Horticulture training to Small-scale Farmers

Erastus Ndungu introducing 28 participants to a practical session on organic crop care in Katima Mulilo
Erastus Ndungu introducing 28 participants to a practical session on organic crop care in Katima Mulilo
Building a compost heap from locally available resources on the banks of the Kwando river – practical, hands-on experience for participants from the Mudumu Landscape
Building a compost heap from locally available resources on the banks of the Kwando river – practical, hands-on experience for participants from the Mudumu Landscape
Preparing Manure for enhancing fertilization of sandy soils in the Zambezi region.
Preparing Manure for enhancing fertilization of sandy soils in the Zambezi region

The Namibian Organic Association (NOA) and the Namibia Nature Foundation (NNF) conducted a horticulture training to various small-scale farmers and farmer-trainers from 23-30 September 2021.

Two incredible Namibian facilitators, Mr Erastus Ndungu from Lima Farms in Katima, a commercial organic vegetable producer, agroforestry specialist and facilitator, as well as Mrs Wiebke Volkmann, from Earth Wise Enterprise, an accredited holistic management trainer, long term community facilitator and passionate organic gardener, over the 3 workshops managed to train over 79 small-scale farmers around Rundu, Kongola and Katima Mulilo.

This was done through one of the in-country activities for the Knowledge Hub for Organic Agriculture in Southern Africa (KH SA) project that aims to promote the adoption and scaling-up of organic agriculture in Namibia.

Mareike Aufderheide-Voigts, Namibian Project Manager, who holds a degree in B.Sc Organic Agriculture and M.Sc. Sustainable International Agriculture from the University of Kassel, Witzenhausen, Germany, shared that the participants stressed, that the training has given them valuable insights to improve their own production as well as sharing these benefits with others.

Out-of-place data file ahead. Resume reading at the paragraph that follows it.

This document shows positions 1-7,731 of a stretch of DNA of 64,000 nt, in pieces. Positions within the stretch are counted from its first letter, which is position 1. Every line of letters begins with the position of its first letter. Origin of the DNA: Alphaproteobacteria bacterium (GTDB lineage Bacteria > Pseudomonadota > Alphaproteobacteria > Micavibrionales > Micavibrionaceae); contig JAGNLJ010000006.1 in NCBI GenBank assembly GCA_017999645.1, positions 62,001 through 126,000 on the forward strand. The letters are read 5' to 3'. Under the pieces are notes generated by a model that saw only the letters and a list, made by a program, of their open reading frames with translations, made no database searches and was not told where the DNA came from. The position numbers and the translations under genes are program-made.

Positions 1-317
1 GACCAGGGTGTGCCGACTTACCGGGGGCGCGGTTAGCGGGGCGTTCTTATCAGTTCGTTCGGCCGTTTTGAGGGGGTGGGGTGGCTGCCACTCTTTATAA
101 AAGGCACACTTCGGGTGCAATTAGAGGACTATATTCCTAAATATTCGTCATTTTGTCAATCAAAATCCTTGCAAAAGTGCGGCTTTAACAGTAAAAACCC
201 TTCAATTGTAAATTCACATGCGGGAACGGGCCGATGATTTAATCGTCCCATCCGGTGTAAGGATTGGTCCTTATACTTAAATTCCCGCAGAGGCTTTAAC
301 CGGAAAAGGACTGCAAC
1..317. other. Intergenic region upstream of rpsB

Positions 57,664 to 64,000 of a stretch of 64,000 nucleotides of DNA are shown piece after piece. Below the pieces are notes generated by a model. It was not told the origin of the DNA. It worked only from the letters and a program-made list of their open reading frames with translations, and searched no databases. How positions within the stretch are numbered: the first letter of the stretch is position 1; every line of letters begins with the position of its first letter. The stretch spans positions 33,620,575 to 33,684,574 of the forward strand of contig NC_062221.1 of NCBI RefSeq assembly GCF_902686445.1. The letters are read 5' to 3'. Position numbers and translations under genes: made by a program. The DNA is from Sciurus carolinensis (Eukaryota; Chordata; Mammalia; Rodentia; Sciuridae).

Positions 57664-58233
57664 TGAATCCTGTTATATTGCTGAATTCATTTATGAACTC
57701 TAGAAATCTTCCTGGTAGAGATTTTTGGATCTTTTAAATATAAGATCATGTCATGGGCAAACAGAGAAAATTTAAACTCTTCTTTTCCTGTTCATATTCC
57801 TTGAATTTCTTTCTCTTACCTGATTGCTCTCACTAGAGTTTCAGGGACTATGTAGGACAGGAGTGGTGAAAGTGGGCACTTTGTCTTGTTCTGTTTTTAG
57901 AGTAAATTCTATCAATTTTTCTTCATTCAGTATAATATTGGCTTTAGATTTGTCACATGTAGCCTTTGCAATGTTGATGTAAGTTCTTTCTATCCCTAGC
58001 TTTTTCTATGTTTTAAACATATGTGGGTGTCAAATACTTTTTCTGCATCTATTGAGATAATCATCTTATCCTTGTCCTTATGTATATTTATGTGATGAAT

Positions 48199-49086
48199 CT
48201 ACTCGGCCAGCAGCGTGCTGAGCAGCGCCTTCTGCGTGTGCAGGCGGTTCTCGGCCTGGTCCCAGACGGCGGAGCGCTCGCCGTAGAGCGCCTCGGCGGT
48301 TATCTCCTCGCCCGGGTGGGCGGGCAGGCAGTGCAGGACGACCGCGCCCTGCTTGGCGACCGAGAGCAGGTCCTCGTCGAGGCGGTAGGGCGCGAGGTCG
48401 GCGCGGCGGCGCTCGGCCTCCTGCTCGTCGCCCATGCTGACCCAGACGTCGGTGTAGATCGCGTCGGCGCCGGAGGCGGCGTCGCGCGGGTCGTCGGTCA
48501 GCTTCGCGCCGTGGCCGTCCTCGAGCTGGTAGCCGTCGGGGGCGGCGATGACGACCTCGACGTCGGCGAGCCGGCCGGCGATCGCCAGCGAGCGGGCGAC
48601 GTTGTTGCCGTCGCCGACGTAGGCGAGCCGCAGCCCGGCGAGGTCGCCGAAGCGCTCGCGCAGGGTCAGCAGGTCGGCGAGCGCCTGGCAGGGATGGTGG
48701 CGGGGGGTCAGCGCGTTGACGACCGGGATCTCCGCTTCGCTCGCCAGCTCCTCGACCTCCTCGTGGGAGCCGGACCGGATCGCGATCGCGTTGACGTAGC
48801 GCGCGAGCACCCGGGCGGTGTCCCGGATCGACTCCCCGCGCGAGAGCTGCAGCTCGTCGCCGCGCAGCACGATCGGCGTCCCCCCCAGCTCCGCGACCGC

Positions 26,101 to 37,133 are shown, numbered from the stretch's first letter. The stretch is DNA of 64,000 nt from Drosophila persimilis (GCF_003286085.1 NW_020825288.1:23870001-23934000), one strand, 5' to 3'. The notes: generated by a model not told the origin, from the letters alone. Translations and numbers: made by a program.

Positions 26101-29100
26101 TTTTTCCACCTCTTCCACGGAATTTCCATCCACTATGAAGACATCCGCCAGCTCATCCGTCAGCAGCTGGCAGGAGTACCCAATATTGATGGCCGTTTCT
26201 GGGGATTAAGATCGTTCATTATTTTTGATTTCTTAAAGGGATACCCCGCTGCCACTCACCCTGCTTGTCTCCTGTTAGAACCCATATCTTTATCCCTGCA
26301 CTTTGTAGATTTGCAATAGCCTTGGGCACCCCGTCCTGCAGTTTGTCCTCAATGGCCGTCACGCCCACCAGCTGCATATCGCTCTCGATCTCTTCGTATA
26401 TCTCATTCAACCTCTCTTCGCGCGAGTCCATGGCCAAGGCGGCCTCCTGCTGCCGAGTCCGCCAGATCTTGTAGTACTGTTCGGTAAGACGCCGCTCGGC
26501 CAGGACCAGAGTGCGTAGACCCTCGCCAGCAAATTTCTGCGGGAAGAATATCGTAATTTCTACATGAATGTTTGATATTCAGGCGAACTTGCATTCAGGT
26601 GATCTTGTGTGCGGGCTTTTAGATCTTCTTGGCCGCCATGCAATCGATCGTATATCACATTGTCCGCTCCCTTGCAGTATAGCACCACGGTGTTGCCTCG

The KCOA project is strengthening networks along different organic value chains, and this especially includes communal farmers, who produce under severe resource constraints. Under traditional farming practices yields are often low and risks for failure. Organic agriculture principles aim at making farming more resilient, diverse, and healthy. It is a low-input system relying on natural principles and locally available resources.

Participants indicated that the training was very informative and insightful. One participant stated: “I now know that the soil is not just dirt, it is living and if we look after the soil we can produce well.” And another participant shared: “I have made compost before, but the way I learned it today makes it much easier and practical. I will go home and make my compost this way”.

The (KH SA) is a collaborative country-led partnership funded by the German Federal Ministry of Economic Cooperation and Development (BMZ) and implemented by the Deutsche Gesellschaft für Internationale Zusammenarbeit (GIZ) GmbH. It is one of five Knowledge Hubs for Organic Agriculture, under the Knowledge Centre for Organic Agriculture in Africa programme, pursuing the goal of disseminating knowledge and shaping a network on national, regional, and continental levels.

This activity aimed to increase nutrition security in the target areas, grow the number of organic farmers and volume of organic food produced in Namibia and as stated by NOAs Chairperson, Mr Eckhart Foertsch, “Organic agriculture is an inclusive approach to certified and non-certified organic agriculture production systems such as conservation agriculture; regenerative, biodynamic, biological and ecological farming; permaculture, agro-ecology and agroforestry systems, as well as climate smart and climate resilient production systems.”

The next steps, to ensure the sustainability of the knowledge gained during the workshop, are to support participants to build their own compost heaps and therefore enable them to produce a high-quality soil improver. This is crucial on the sandy soils in the target area. The farmers will be supported by local NNF staff.

To reduce the labour and water demands some farmers opted for creating a sheltered area in their kraals, where a continuous composting process of manure and dry organic matter can happen throughout the year. The KCOA project is aiming at training the same group of participants on organic principles in rain fed crop production in the month of November.

NNF Communications

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